• Such geographical traits and their subsequent economic payoffs provide India with a platform and the impetus to maintain a certain degree of oversight and domain awareness in order to better secure its interests in the region.
  • Island territories provide nations with a variety of possibilities. From a military standpoint, they often serve as a natural fortification against approaching hostile maritime assets while also doubling up as warning and surveillance posts.
  • The geographical contiguity of the islands to countries such as Myanmar, Indonesia, and Thailand further cement its strategic versatility.
  • Landfall Island, the northernmost island in the chain is a mere 40 kilometers from the Coco Islands of Myanmar, while Indira Point, near Campbell Bay, is about 165 kilometers from Aceh in Indonesia.
  • Such statistics are especially important in the context of the Act East Policy adopted by India in 2014. For instance, Indonesia’s Global Maritime Fulcrum has given it the impetus to intensify its synergy with India in matters maritime, with the ANI being projected as a region with an integral role to play in the same.
  • Developing strong maritime ties with the South East Asian littorals is key to India playing the role of a net-security provider in the IOR, as envisioned by its most recent naval strategy document titled, Ensuring Secure Seas: Indian Maritime Security.
  • In addition to tackling non-traditional threats such as maritime terrorism, piracy, drug smuggling, gun running, and illegal migration, navies of the countries in the vicinity of the Strait of Malacca are well aware of Chinese forays into the Indian Ocean Region.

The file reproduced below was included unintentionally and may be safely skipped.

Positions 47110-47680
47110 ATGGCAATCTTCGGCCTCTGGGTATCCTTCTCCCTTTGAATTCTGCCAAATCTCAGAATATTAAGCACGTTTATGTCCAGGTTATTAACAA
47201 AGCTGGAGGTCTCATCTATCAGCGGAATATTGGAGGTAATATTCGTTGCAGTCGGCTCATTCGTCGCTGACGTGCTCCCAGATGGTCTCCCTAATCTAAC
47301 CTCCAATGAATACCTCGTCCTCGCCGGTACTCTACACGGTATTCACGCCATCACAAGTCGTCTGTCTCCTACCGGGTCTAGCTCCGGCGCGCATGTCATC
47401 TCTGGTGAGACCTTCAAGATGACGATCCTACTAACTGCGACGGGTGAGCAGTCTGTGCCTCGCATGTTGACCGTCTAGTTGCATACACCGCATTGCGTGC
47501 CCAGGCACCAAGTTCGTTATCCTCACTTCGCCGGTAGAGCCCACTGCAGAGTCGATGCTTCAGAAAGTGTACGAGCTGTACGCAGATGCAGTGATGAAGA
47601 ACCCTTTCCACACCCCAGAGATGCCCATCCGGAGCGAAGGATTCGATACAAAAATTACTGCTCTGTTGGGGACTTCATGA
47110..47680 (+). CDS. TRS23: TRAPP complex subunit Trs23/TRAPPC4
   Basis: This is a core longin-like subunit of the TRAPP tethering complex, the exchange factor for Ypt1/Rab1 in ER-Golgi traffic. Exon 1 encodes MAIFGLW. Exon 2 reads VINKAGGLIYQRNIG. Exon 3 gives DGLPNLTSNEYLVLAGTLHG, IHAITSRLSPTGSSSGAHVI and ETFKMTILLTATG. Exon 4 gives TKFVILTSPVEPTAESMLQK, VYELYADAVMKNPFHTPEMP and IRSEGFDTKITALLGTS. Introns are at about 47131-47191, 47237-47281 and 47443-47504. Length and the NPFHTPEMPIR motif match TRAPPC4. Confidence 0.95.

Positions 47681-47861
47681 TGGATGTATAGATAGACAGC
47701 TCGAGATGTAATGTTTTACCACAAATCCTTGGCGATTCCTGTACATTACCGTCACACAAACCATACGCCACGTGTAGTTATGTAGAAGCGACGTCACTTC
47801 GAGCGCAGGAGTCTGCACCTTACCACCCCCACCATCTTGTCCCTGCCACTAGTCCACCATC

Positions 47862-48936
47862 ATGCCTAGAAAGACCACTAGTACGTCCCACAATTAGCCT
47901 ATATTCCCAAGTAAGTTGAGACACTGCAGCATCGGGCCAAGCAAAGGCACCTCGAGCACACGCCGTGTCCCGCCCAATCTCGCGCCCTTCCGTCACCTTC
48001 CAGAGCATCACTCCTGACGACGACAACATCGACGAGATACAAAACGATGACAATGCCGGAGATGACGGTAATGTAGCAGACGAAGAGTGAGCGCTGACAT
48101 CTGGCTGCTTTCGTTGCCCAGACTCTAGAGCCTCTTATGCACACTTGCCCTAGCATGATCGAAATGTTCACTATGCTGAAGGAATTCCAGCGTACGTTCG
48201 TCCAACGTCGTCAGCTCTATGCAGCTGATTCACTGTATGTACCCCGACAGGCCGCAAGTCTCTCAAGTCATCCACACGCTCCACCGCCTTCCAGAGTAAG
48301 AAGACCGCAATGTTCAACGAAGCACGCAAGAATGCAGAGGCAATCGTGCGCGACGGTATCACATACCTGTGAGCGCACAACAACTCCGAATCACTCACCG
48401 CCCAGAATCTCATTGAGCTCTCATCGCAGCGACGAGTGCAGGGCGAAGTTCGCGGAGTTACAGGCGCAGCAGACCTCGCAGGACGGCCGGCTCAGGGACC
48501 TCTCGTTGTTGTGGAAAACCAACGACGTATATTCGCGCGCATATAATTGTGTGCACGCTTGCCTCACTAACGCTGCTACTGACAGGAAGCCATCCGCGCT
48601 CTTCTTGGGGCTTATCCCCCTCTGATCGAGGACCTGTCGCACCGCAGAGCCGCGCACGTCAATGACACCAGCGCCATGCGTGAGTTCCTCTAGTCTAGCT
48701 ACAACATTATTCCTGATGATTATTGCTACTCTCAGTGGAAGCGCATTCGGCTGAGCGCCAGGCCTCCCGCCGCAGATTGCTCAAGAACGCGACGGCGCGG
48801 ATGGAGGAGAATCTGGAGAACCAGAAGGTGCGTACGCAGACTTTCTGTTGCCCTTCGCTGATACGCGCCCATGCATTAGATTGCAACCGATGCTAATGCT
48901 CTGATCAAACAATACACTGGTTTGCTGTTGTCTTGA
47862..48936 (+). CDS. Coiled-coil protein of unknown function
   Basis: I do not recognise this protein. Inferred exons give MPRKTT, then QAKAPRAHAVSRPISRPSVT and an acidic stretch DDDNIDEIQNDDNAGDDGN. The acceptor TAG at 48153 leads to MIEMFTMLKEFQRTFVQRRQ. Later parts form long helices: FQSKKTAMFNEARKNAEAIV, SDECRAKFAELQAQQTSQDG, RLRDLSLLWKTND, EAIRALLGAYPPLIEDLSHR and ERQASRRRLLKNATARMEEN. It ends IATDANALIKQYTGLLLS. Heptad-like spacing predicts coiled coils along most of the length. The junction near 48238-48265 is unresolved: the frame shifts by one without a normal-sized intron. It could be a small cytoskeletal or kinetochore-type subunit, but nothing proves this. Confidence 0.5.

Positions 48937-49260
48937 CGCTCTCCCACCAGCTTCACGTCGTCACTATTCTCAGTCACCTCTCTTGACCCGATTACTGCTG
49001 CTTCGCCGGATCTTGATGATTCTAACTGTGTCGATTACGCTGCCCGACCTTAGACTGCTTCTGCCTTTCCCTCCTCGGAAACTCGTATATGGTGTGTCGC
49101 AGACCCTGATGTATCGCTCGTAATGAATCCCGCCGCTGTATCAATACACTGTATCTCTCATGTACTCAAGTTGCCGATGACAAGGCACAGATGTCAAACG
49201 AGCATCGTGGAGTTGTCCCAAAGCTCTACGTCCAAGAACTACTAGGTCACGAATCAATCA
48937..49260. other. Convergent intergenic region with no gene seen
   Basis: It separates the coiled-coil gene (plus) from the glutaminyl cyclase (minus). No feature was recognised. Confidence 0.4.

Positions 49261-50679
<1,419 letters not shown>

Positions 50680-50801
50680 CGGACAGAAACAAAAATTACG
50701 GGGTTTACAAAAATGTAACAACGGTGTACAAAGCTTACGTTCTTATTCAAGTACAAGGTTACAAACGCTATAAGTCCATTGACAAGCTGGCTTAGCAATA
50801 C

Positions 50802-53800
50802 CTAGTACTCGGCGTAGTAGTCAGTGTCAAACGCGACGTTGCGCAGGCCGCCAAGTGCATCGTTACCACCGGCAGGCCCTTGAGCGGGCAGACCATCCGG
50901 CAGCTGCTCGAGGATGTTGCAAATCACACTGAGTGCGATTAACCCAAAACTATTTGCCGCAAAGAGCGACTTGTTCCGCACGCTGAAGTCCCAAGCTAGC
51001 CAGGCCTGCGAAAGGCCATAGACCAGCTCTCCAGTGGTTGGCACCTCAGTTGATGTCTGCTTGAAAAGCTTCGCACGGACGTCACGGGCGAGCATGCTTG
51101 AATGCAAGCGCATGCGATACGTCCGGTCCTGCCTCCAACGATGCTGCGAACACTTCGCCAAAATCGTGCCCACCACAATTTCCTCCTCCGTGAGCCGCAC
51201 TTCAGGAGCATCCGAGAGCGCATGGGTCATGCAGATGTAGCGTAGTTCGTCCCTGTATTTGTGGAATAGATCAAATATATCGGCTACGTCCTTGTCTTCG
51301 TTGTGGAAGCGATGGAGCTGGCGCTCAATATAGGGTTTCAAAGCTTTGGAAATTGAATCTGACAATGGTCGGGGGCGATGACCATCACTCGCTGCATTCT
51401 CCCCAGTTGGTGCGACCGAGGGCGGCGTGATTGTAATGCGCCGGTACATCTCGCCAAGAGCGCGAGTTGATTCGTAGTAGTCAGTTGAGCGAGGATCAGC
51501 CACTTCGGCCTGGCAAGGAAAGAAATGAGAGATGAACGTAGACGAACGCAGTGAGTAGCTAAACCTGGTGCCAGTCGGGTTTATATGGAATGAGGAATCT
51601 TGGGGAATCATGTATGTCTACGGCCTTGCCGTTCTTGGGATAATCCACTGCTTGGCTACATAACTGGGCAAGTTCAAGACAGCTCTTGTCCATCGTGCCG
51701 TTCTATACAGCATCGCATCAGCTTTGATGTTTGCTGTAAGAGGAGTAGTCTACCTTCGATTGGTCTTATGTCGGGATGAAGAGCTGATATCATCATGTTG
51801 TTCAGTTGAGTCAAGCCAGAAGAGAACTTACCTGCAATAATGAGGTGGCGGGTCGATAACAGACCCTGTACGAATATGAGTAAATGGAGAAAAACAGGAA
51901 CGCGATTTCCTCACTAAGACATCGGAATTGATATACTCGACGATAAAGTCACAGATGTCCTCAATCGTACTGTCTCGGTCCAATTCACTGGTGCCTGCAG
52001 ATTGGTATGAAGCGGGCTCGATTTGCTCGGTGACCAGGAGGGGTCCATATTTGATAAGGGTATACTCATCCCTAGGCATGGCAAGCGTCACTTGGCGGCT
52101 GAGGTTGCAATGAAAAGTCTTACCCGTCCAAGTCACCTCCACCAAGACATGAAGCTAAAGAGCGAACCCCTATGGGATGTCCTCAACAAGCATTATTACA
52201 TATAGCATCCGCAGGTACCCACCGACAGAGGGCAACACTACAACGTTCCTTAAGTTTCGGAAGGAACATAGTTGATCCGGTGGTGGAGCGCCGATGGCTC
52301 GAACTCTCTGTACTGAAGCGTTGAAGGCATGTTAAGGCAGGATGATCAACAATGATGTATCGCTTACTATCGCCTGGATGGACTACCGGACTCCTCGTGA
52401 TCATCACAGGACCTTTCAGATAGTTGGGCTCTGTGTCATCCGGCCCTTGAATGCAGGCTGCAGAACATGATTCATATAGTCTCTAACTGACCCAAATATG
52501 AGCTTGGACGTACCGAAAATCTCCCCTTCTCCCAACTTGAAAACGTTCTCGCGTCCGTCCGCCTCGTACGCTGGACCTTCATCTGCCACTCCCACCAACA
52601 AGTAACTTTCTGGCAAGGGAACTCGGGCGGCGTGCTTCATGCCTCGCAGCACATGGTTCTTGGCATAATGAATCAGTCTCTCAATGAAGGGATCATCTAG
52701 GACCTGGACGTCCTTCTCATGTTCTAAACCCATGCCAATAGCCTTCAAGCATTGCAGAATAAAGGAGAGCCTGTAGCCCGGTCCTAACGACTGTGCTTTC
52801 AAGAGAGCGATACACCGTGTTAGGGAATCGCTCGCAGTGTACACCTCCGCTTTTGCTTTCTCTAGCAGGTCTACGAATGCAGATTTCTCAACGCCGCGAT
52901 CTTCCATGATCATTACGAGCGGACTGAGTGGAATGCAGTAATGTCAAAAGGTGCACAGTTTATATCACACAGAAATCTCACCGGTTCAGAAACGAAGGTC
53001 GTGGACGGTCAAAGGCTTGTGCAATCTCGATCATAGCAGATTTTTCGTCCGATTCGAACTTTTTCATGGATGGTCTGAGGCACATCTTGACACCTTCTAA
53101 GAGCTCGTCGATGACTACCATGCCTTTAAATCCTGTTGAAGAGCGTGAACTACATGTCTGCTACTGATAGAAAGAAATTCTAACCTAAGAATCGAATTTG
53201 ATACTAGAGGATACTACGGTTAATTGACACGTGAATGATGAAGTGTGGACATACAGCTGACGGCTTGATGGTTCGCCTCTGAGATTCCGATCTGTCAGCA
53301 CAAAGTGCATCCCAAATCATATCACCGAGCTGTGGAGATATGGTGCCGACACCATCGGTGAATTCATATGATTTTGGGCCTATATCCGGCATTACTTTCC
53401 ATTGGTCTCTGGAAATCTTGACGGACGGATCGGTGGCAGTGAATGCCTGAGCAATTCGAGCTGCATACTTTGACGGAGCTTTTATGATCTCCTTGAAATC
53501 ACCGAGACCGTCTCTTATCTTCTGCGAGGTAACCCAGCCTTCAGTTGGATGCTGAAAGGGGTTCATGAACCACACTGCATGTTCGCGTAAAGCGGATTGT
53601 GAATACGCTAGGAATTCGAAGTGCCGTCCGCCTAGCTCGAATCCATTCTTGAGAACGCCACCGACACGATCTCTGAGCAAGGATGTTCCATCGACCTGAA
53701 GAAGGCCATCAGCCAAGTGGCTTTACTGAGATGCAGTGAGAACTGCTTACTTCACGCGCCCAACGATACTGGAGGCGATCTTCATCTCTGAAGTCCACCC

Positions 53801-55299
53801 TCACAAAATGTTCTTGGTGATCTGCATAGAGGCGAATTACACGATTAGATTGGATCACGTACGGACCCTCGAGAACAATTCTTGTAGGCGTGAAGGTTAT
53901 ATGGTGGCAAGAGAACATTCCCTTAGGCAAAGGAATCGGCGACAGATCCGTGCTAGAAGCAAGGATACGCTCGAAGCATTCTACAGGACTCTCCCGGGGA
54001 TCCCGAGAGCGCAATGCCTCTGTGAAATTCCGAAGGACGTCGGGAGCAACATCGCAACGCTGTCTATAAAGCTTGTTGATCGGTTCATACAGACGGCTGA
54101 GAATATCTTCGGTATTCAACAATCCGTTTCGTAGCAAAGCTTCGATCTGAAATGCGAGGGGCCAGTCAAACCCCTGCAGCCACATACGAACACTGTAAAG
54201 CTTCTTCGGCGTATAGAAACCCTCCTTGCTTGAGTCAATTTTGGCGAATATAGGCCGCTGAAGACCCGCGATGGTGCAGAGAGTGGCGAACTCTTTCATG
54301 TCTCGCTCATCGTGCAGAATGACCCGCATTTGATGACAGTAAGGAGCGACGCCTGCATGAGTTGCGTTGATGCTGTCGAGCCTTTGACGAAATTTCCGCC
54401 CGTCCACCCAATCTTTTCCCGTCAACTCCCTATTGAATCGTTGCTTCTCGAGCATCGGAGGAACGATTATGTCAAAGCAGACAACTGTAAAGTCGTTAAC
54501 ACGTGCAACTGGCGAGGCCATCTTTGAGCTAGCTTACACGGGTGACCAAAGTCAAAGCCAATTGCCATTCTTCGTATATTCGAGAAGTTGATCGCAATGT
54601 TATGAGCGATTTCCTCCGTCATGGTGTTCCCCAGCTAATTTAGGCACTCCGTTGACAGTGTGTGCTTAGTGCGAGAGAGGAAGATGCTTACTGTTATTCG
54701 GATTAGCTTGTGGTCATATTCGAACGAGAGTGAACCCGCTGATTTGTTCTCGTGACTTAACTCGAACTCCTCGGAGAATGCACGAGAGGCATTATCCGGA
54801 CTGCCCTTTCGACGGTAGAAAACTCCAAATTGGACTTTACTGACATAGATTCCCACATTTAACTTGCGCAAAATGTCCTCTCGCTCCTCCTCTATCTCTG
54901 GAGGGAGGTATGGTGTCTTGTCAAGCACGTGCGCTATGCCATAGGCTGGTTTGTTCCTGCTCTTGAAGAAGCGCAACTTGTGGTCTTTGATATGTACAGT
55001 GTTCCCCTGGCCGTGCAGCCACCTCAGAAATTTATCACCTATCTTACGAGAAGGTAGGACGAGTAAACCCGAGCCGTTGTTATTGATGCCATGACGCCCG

• Furthermore, much has been written about China’s presumed hostile activities on Myanmar’s Coco Islands and the threats they pose for India and its maritime predominance in the region. Irrespective of the validity of such allegations, India must remain cognizant of all its options. (One such option that has been discussed in some detail is that of using the ANI to enforce a naval blockade upon China at the north-western mouth of the Strait of Malacca if and when required.)
  • Thus, the Andaman and Nicobar islands are an apt representation of the convergence between geography, economics, and security.
  • Being inextricably linked variables, it is impossible to talk of either of them in complete isolation. With geography favouring India to such a large extent in relation to the Andaman and Nicobar Islands, it is up to the political leadership to work with the armed forces to capitalize on this good fortune and add further impetus to India’s maritime aspirations in and around India’s maritime east.

Way Forward

  • Ending the deliberate isolation of the island chain and promoting economic development, tighter integration with the mainland, strengthening military infrastructure, regional connectivity and international collaboration. The government has initiated some important steps in that direction, including on internet connectivity, visa liberalization, tourism, building new ports, agreements for cooperation with neighboring countries in South East Asia.
  • Historically, India’s threat perception has forced it to remain preoccupied with its continental north. This has resulted in it prioritizing its land-based interests over maritime opportunity—a view that is possibly apparent in the lack of a more concrete maritime dimension to the AEP.
  • As it tries to turn the outpost in the Andamans into a strategic hub, New Delhi can draw much from the wealth of international experience on the sustainable transformation of fragile island territories.
  • Finally, any large-scale development would inevitably raise questions about preserving the pristine environment of the Andamans and protecting its vulnerable indigenous populations.
  • As the government seeks to accelerate economic development and enhance the military potential of the Andamans, there will be many challenges ahead. But none of them are unique to India.